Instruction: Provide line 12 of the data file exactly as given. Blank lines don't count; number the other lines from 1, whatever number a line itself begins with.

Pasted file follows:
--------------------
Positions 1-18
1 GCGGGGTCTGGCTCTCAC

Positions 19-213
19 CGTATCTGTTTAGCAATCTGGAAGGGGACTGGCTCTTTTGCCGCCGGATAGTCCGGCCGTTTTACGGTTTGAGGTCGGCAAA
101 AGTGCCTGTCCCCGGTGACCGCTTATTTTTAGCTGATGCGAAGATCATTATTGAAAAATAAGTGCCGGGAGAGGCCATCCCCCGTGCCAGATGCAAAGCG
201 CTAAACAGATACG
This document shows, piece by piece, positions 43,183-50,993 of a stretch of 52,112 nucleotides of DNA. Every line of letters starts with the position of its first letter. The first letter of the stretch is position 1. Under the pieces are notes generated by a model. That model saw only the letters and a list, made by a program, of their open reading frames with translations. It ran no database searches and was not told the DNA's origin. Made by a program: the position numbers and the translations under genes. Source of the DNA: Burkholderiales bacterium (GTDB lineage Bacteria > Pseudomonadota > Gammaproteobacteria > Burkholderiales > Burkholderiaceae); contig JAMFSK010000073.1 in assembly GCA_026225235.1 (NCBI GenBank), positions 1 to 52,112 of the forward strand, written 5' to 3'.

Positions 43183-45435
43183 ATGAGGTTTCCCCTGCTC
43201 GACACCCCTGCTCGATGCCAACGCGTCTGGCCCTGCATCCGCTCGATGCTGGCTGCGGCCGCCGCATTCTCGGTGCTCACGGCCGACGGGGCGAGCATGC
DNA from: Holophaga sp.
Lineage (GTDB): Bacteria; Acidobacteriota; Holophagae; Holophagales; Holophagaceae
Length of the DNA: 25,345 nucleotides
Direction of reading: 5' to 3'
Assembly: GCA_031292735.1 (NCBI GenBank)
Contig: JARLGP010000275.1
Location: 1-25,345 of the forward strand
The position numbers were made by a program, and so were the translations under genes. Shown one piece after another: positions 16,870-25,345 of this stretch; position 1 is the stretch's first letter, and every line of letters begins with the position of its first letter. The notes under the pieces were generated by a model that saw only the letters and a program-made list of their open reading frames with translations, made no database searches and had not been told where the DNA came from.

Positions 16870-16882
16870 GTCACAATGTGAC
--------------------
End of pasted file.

Lineage (GTDB): Bacteria; Acidobacteriota; Holophagae; Holophagales; Holophagaceae